Michigan appellate court denies GOP legislature’s appeal request in court of claims abortion ruling

GOP-led legislature sought to appeal ruling that blocks state AG from enforcing 1931 abortion ban

Activists with "Rise Up 4 Abortion" demonstrate outside the U.S. Supreme Court Building on June 23, 2022 in Washington, DC. (Photo by Anna Moneymaker/Getty Images) (Anna Moneymaker, 2022 Getty Images)

The Michigan Court of Appeals has denied a request by intervening defendants to review a court of claims ruling that bars the acting state attorney general from enforcing a 1931 abortion ban.

The appellate court on Wednesday denied an application for leave to appeal that was filed by the GOP-controlled Michigan Legislature in their role as intervening defendants in an abortion-related case in the Michigan Court of Claims.

In May, court of claims Judge Elizabeth Gleicher ruled in favor of plaintiffs Planned Parenthood of Michigan and the American Civil Liberties Union, who are suing Michigan AG Dana Nessel in an effort to block enforcement of the state’s 1931 law that bans most abortions. Gleicher issued a preliminary injunction, ruling that Nessel -- or any acting Michigan attorney general -- is not allowed to enforce the ban, agreeing with plaintiffs that the law violates the Michigan Constitution.

In an effort to uphold the 1931 law, the Michigan Legislature joined the lawsuit as intervening defendants.

The defendants initially filed a motion in June asking the Court of Claims to reconsider the preliminary injunction, but that request was denied. On July 6, the intervening defendants filed for an application for leave to appeal with the Michigan Court of Appeals, a higher court, in hopes of appealing Judge Gleicher’s ruling.

On Wednesday, Aug. 24, the appellate court responded to the request, denying the motion. The ruling said intervening defendants failed to “persuade the court of the need for immediate appellate review.” The court order is quite brief, but you can find the official document below.

Republican lawmakers also filed a motion requesting Judge Gleicher disqualify herself from hearing the case, claiming she is unable to remain impartial. Gleicher denied the request for several reasons.

More on that: Judge denies Michigan Legislature’s request to disqualify herself from abortion lawsuit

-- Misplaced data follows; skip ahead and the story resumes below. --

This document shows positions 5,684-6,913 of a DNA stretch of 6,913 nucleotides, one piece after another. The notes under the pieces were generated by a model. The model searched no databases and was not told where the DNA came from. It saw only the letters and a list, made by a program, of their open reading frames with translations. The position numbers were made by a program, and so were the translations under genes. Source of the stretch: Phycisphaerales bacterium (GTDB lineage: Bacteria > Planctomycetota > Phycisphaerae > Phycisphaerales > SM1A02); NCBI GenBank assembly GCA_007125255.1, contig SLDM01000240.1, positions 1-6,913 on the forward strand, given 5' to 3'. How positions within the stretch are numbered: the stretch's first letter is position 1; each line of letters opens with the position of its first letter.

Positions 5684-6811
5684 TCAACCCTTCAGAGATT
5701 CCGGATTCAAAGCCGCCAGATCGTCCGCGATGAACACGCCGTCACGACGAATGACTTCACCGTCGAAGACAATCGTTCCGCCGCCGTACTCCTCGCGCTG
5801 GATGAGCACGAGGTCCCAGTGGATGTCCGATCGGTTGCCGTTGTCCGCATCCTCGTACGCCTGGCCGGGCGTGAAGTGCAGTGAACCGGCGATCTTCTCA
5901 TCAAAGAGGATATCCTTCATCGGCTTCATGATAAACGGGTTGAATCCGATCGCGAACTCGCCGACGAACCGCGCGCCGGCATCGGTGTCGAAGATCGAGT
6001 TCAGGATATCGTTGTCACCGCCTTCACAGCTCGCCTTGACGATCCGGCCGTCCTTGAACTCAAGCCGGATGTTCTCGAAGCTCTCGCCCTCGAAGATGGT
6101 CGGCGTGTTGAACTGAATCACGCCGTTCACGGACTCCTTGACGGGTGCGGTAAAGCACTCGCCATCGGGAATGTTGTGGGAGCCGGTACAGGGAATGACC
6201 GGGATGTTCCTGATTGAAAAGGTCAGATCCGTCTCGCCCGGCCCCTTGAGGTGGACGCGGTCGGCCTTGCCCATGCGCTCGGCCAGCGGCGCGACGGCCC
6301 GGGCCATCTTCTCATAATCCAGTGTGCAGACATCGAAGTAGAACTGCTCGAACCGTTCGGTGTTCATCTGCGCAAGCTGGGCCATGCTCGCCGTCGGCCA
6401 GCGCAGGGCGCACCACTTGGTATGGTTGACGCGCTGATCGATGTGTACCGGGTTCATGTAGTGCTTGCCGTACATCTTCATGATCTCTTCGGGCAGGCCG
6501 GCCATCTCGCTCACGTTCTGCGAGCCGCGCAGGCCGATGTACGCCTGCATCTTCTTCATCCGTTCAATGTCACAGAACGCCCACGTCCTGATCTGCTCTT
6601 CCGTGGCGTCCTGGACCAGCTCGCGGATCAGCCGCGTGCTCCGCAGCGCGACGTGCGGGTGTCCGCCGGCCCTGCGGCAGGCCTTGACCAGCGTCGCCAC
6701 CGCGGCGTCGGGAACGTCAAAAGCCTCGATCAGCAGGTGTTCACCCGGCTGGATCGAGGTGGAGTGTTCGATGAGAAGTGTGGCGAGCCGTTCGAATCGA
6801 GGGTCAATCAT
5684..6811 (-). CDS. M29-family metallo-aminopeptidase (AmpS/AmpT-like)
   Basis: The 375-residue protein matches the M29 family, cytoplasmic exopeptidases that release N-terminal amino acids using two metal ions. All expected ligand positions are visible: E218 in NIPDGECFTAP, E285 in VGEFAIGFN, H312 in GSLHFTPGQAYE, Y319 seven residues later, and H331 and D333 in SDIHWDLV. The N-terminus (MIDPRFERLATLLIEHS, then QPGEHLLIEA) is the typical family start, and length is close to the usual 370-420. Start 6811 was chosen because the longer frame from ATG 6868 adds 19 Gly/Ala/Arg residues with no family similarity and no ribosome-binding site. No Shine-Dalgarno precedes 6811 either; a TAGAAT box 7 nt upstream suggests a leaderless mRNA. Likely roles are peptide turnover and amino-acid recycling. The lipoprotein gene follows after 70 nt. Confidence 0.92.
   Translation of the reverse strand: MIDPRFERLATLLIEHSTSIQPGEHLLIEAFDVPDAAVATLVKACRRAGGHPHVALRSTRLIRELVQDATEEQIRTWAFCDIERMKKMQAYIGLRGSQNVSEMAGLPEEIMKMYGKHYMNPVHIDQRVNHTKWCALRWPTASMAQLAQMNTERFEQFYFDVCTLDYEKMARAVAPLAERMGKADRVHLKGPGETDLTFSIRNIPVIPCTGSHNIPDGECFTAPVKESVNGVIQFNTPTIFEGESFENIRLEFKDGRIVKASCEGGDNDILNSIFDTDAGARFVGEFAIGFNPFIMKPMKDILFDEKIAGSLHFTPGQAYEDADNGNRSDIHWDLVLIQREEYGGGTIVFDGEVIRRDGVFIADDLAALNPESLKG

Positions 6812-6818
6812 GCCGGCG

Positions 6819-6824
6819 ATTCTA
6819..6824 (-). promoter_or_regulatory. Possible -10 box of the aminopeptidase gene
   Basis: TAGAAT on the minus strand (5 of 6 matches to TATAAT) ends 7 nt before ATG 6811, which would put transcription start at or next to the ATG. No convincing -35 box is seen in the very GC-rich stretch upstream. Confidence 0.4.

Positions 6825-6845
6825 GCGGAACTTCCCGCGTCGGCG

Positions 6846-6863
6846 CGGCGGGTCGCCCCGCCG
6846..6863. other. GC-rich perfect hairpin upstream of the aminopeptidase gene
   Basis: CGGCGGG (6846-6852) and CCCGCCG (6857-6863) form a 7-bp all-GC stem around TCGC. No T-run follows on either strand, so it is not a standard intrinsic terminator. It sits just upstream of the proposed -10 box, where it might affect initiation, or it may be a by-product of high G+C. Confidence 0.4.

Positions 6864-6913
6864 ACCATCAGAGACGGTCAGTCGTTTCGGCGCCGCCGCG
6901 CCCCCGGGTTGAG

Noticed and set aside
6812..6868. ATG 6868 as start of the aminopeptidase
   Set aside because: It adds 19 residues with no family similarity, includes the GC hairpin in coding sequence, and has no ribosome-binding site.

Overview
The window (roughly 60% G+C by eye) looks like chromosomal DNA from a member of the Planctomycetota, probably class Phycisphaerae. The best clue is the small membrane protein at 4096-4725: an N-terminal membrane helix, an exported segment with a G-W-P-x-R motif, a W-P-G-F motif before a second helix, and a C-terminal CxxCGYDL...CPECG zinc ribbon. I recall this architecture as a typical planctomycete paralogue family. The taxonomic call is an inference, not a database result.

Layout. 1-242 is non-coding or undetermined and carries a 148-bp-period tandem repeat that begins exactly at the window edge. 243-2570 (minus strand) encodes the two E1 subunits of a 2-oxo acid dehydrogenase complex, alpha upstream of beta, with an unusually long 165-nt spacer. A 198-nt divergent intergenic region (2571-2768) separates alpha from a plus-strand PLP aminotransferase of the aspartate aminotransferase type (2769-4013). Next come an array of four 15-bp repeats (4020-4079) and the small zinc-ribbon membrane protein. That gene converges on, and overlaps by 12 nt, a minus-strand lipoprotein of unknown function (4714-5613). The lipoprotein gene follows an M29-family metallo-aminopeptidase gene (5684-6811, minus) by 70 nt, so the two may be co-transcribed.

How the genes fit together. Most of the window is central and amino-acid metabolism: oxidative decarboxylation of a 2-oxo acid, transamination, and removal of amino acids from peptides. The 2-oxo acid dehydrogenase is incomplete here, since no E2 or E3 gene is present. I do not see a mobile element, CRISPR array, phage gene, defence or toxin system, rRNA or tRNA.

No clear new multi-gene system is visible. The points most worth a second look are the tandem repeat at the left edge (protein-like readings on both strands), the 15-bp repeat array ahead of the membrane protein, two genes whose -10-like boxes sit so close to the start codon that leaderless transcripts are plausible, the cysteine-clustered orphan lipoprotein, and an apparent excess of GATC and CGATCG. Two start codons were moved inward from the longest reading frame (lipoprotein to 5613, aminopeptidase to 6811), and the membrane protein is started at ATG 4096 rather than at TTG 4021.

The legislature did find temporary success with the appeals court on another matter, however. The Michigan Court of Appeals ruled on Aug. 1 that Judge Gleicher’s preliminary injunction only applied to the statewide attorney general, and not to individual county prosecutors -- effectively allowing the state’s 83 county prosecutors to enforce the 1931 abortion ban.

That ruling was only in effect for a few hours, until an Oakland County Circuit Court judge granted a temporary restraining order that barred county prosecutors from enforcing the ban. The circuit court heard arguments for and against the restraining order last week, and on Aug. 19 granted a preliminary injunction that temporarily blocks prosecutors from enforcing the law.

As of Aug. 26, abortion care is not punishable by law in Michigan.

More: Here is a detailed explanation of this year’s abortion-related lawsuits in Michigan and where they stand

The circuit court injunction will be revisited later this year, with a pre-trial date set for Nov. 21. However, it is likely that a ballot proposal will end up on the Nov. 8 ballot, allowing Michigan voters to decide whether to amend the state constitution to legalize abortion following the overturning of Roe v. Wade. So, if Michigan voters vote to legalize abortion care, this would nullify the courts’ rulings.

The Board of State Canvassers is set to meet at the end of the month to make a final decision on the ballot proposal.

Read more: Michigan board recommends certification of abortion ballot initiative for Nov. election

Read the entire Aug. 26 Michigan Court of Appeals decision below.


About the Author:

Cassidy Johncox is a senior digital news editor covering stories across the spectrum, with a special focus on politics and community issues.